The guarantee of FMLA leave can be a blessing for qualifying employees who have chronic medical issues or even those who suffer unexpected illnesses. Yet, there are some employees who would prefer not to use their FMLA leave and instead use accumulated sick leave. The question is: can an employee ask that FMLA leave not be applied to a covered absence? According to the Department of Labor, the answer is “no.”
Leave Based on an FMLA-Qualifying Reason
It is basically understood that once an employee’s absence qualifies as FMLA leave, the employer is required to designate that absence as FMLA leave. Specifically, 29 C.F.R. 825.301(a) states: “once the employer has acquired knowledge that the leave is being taken for an FMLA-qualifying reason, the employer must [designate the absence as FMLA leave].” There is nothing in the regulations that suggests the employee can make a choice or influence the FMLA designation process in some way once it is determined that the absence qualifies.
DOL Opinion Letter Answers the Question Clearly
On March 14, 2019, the Department of Labor issued an opinion letter that addressed “whether an employer may delay designating paid leave as Family and Medical Leave Act (FMLA) leave.” The answer to this question was clearly no. Here is what the opinion letter states:
An employer is prohibited from delaying the designation of FMLA-qualifying leave as FMLA leave. Once an eligible employee communicates the need to take leave for an FMLA-qualifying reason, neither the employee nor the employer may decline FMLA protection for that leave.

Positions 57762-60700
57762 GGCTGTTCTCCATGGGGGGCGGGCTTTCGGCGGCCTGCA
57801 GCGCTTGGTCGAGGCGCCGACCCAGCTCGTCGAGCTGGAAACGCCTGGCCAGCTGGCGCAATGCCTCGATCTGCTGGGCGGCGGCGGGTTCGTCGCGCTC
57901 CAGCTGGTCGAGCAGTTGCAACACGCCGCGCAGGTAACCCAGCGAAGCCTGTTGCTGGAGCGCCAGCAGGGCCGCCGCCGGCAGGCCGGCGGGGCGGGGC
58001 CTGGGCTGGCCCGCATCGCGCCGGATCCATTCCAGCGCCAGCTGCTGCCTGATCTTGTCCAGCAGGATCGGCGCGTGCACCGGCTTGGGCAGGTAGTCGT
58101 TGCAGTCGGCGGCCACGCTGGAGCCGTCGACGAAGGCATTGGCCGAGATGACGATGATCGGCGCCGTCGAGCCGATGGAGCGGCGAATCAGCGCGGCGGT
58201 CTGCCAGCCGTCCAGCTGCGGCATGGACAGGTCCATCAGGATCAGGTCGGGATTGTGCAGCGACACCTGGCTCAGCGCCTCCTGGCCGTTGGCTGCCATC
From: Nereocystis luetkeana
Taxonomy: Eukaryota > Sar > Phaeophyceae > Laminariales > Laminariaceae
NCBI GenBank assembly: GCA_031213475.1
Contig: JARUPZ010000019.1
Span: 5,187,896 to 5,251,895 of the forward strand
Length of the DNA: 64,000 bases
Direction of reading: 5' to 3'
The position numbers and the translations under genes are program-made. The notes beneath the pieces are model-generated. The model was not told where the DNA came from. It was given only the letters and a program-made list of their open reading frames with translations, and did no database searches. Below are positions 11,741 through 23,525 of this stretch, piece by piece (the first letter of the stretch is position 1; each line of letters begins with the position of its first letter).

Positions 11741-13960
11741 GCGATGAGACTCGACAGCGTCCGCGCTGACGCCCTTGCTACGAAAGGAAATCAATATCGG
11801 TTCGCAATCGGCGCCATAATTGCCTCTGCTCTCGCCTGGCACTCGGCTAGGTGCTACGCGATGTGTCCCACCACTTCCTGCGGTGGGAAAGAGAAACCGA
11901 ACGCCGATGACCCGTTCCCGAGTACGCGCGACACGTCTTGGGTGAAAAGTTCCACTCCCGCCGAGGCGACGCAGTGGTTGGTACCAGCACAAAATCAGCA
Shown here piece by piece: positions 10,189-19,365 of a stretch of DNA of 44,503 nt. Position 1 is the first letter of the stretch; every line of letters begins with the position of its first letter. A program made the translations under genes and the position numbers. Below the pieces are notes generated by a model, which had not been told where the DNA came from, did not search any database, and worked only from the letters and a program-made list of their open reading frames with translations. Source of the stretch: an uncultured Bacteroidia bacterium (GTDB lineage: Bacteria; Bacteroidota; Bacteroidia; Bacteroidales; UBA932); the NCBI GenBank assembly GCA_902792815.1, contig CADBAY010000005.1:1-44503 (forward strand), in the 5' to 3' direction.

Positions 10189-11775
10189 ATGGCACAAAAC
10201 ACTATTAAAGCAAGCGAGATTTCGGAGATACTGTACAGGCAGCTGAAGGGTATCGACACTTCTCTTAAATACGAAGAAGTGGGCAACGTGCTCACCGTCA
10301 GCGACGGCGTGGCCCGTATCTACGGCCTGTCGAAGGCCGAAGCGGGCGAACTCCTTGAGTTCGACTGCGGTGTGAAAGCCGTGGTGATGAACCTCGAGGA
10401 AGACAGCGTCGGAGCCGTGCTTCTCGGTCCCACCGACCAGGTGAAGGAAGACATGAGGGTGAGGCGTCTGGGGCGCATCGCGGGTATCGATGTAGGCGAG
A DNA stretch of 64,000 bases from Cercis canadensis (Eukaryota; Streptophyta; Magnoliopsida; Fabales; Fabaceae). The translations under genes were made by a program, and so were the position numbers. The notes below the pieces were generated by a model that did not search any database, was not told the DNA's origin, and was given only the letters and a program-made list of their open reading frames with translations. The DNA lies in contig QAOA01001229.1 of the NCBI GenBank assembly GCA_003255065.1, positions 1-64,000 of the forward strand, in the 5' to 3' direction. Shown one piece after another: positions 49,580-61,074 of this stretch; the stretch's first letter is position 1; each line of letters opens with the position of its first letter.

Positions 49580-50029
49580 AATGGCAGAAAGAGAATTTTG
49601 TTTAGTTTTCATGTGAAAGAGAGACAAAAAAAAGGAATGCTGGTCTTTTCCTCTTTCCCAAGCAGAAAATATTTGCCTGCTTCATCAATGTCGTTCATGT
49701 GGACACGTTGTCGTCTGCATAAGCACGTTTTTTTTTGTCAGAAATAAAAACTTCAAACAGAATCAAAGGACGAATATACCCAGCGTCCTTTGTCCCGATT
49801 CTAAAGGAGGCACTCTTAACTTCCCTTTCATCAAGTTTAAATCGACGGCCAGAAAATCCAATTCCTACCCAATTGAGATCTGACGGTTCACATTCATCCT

The employer may not delay designating leave as FMLA-qualifying, even if the employee would prefer that the employer delay the designation. . . . [I]f an employee substitutes paid leave for unpaid FMLA leave, the employee’s paid leave counts toward his or her 12-week (or 26-week) FMLA entitlement and does not expand that entitlement.
(emphasis added). Basically, if the leave qualifies under the FMLA, it must be designated as such regardless of the wishes of the employee taking the leave.
What Does this Mean?
The basic premise is that employees are not allowed to choose whether or not their absence is covered by the FMLA once it has been determined to be an FMLA-qualifying reason. This opinion letter makes this mandate clear where it may have been confusing or unsettled before. Employees who are covered under a collective bargaining agreement or public sector personnel policy may be already allowed to use paid leave before using their FMLA leave. However, this opinion can require employers and unions to go back to the negotiating table. This opinion does not change the fact that employers can be more generous with their paid and unpaid leave policies than the FMLA requires. The regulations state as follows: “[n]othing in FMLA supersedes any provision of State or local law that provides greater family or medical leave rights than those provided by FMLA.” 29 CFR 825.701(a).
If you feel you have been the victim of discrimination or retaliation in the workplace, or if you have any other questions regarding your employment rights, please contact the experienced Birmingham employment law attorneys at Wrady Michel & King . You can contact us either online or by calling us at (205) 265-1880. We are here to serve you!